Exotic Sin (Naima Karlsson / Kenichi Iwasa) + Gabriel Bristow – 'Don Cherry’s Ghost Sounds'
The duo of NAIMA KARLSSON and KENICHI IWASA first came together for a performance celebrating the art and music of Karlsson’s grandparents, Moki and Don Cherry, before continuing as an independent unit that still incorporates some of the Cherrys’ instruments as well as their synergetic integration of improvised music with visual art. Preferring the stark contrasts of analog/digital, acoustic/electric, and natural/unnatural sounds, the duo collide piano, trumpet, percussion and two of Don Cherry’s “zen saxophones”, (woodwinds handmade by attaching reed mouthpieces to plastic plumbing parts), with loops, sampling, and anachronistic ’90s keyboards.
With such timbral juxtapositions, the spirit of Exotic Sin is reminiscent of a number of leftfield jazz-meets-electronics duos from the 1970s, including Don Cherry’s collaborations with Jon Appleton and Terry Riley, Anthony Braxton’s work with Richard Teitelbaum, and lhan Mimaro lu’s album with Freddie Hubbard, Sing Me a Song of Songmy (Atlantic, 1971).
Kenichi Iwasa is an improviser and multidisciplinary artist, also known for his legendary Krautrock Karaoke night, and collaborations with visual artists and musicians such as Beatrice Dillon, Maxwell Sterling and Linder Sterling.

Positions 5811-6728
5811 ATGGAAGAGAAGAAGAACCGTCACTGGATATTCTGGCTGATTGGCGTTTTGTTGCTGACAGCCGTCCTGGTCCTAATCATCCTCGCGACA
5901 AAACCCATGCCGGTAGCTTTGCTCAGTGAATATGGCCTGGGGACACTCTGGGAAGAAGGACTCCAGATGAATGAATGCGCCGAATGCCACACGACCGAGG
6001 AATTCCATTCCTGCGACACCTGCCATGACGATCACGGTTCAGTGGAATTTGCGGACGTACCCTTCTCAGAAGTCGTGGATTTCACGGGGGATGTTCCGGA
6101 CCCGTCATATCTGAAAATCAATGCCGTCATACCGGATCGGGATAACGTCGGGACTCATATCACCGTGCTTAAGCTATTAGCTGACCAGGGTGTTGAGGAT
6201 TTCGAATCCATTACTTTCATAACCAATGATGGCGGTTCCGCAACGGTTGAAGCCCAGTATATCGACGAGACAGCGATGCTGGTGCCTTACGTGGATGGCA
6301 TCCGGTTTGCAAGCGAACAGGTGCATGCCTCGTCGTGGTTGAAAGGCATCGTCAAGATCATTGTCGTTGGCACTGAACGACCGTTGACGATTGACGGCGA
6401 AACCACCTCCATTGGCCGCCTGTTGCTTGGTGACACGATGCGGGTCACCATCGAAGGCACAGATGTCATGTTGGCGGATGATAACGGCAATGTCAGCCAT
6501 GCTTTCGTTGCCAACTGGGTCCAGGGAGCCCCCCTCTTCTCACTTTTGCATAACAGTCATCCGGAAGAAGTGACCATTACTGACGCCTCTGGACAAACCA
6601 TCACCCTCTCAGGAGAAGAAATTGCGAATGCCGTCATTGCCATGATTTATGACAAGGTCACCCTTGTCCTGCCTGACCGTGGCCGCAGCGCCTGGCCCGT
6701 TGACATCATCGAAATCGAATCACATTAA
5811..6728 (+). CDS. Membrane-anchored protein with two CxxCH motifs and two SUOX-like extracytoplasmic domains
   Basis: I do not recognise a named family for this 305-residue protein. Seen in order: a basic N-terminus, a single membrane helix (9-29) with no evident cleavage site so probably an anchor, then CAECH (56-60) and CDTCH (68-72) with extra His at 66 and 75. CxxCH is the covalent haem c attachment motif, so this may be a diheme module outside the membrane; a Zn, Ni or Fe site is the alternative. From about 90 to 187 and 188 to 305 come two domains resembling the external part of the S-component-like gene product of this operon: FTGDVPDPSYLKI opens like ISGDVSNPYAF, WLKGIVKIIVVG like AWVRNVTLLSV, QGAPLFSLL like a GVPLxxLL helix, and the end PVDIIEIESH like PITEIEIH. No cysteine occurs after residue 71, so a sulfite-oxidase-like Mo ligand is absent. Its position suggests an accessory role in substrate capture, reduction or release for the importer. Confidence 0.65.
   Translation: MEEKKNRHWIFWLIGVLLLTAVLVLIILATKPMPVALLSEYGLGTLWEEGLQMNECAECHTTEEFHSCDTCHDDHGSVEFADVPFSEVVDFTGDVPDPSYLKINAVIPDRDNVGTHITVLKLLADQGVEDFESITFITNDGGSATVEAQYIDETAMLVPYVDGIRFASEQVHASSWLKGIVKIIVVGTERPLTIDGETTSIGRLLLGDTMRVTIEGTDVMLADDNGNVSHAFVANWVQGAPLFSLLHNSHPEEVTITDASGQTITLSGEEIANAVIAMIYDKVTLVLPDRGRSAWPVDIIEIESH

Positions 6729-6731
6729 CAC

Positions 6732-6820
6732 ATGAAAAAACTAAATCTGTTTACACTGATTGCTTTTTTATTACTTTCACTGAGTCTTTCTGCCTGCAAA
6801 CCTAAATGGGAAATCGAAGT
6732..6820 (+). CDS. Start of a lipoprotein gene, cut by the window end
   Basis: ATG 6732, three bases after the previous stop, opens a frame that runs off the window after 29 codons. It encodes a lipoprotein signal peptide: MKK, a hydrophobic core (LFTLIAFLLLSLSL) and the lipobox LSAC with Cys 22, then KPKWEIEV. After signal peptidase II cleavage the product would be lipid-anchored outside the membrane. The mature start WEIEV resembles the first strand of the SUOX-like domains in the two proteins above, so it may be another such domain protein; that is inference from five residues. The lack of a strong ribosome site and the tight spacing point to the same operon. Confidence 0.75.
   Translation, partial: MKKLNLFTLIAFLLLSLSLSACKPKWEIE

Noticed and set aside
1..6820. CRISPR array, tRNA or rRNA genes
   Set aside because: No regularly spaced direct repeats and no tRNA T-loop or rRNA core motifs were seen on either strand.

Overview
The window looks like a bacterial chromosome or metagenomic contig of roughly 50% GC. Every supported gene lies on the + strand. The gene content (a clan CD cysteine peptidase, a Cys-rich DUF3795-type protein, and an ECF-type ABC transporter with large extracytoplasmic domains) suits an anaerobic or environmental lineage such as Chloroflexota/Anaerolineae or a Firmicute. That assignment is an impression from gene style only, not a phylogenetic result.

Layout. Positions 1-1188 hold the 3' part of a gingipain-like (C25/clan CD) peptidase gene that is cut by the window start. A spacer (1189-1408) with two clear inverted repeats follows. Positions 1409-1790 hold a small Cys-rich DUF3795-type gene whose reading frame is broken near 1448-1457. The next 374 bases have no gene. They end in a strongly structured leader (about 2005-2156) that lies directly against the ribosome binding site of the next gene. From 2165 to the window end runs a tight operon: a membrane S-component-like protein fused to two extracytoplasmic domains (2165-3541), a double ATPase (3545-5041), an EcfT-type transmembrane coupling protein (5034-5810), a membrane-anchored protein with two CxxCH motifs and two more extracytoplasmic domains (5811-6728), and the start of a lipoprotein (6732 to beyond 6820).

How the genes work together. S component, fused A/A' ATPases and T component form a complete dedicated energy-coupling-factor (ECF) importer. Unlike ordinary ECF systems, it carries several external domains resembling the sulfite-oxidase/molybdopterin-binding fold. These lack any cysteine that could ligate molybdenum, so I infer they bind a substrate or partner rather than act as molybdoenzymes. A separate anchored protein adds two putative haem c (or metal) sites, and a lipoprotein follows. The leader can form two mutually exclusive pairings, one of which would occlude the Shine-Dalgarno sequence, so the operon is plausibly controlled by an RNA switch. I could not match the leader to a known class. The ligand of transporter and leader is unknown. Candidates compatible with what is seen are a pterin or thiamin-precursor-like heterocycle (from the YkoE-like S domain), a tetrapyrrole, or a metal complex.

Naima Karlsson is a musician, visual artist and an archivist/coordinator for the Cherry Estate. She continues to learn and study Don’s compositions and his approach to piano with her uncles, Eagle-Eye and David Ornette Cherry, and with the Mexican pianist Ana Ruiz who collaborated and toured with Don and Moki in 1977
DON CHERRY’S GHOST SOUNDS
Don Cherry’s ghost sounds
a talk by Gabriel Bristow
Speaking about Don Cherry, Miles Davis once said: ‘Anyone can tell that guy’s not a trumpet player—it’s just notes that come out […]’. This crass comment is a counterintuitive route into understanding the revolutionary use of indeterminacy in Cherry’s playing. Drawing on and radicalising the ‘flaws’ found in Miles’ own trumpet technique, Cherry developed a sound that foregrounded breath, playing at the outer edges of intentionality. Listening closely to what Cherry called ‘ghost sounds’ not only sharpens our understanding of his music—it feeds into a fundamental rethinking of the racialised history of the avant-garde.